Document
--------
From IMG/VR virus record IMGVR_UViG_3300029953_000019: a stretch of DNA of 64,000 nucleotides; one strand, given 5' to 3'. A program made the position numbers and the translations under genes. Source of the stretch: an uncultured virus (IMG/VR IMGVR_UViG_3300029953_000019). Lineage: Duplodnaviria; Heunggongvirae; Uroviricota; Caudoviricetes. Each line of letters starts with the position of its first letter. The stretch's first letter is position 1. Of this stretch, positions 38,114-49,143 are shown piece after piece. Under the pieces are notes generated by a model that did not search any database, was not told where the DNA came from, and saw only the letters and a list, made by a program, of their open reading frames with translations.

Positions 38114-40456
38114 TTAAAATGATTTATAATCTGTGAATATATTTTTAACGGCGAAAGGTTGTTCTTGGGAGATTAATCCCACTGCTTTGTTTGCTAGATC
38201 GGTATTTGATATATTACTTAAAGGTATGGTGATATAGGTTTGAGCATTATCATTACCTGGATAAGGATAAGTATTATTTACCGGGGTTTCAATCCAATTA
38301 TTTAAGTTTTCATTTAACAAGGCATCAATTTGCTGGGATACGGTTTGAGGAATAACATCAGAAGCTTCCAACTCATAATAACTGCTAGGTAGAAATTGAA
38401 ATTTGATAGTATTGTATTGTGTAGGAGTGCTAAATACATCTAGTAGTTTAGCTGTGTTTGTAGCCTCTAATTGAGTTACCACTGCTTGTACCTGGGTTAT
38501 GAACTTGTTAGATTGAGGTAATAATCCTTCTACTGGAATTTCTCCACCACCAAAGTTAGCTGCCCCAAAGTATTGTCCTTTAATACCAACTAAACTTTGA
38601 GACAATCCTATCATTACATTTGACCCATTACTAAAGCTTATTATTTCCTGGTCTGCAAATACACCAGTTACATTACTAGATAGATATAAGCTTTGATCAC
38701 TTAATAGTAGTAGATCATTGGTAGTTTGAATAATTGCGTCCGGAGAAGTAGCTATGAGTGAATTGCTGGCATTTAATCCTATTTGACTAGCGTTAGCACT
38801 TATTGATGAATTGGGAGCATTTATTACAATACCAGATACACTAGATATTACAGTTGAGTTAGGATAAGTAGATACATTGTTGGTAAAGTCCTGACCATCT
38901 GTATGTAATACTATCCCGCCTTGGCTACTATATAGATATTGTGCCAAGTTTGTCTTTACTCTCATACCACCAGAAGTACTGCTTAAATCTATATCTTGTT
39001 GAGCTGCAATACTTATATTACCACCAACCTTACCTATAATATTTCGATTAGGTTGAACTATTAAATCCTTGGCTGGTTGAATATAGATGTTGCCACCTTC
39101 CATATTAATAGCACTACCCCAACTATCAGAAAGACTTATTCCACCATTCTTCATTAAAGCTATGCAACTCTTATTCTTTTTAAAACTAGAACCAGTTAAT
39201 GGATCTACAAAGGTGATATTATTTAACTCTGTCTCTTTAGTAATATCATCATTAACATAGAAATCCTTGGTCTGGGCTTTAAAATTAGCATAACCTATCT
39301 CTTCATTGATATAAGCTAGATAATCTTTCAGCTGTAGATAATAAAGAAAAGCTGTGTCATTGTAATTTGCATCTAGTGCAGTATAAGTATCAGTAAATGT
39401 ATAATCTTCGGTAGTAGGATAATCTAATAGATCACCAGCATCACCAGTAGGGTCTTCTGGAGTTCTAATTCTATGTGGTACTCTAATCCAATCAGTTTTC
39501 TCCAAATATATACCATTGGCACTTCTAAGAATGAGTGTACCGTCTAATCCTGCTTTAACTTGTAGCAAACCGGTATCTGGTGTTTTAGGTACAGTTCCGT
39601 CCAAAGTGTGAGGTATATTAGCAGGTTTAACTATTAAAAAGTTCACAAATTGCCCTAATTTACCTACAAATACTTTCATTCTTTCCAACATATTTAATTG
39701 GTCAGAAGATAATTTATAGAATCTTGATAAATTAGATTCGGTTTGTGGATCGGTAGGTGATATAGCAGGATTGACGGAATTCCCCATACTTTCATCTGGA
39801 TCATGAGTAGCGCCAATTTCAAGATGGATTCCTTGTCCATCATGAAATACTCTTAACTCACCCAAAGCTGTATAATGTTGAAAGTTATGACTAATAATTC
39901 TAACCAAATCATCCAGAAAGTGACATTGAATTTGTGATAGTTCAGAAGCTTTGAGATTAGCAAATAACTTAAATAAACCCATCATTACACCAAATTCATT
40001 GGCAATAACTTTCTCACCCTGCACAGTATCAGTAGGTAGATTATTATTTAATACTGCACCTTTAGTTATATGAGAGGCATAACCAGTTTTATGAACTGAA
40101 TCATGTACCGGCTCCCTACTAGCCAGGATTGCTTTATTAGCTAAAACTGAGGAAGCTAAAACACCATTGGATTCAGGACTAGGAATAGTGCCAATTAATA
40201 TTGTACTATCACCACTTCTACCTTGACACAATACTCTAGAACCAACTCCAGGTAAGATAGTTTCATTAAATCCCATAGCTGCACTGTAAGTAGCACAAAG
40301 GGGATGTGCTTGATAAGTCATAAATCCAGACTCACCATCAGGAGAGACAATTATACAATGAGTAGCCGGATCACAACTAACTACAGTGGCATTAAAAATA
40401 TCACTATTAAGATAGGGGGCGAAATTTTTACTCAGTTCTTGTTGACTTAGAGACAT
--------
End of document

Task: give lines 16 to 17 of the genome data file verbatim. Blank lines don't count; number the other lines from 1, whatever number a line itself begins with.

39401 ATAATCTTCGGTAGTAGGATAATCTAATAGATCACCAGCATCACCAGTAGGGTCTTCTGGAGTTCTAATTCTATGTGGTACTCTAATCCAATCAGTTTTC
39501 TCCAAATATATACCATTGGCACTTCTAAGAATGAGTGTACCGTCTAATCCTGCTTTAACTTGTAGCAAACCGGTATCTGGTGTTTTAGGTACAGTTCCGT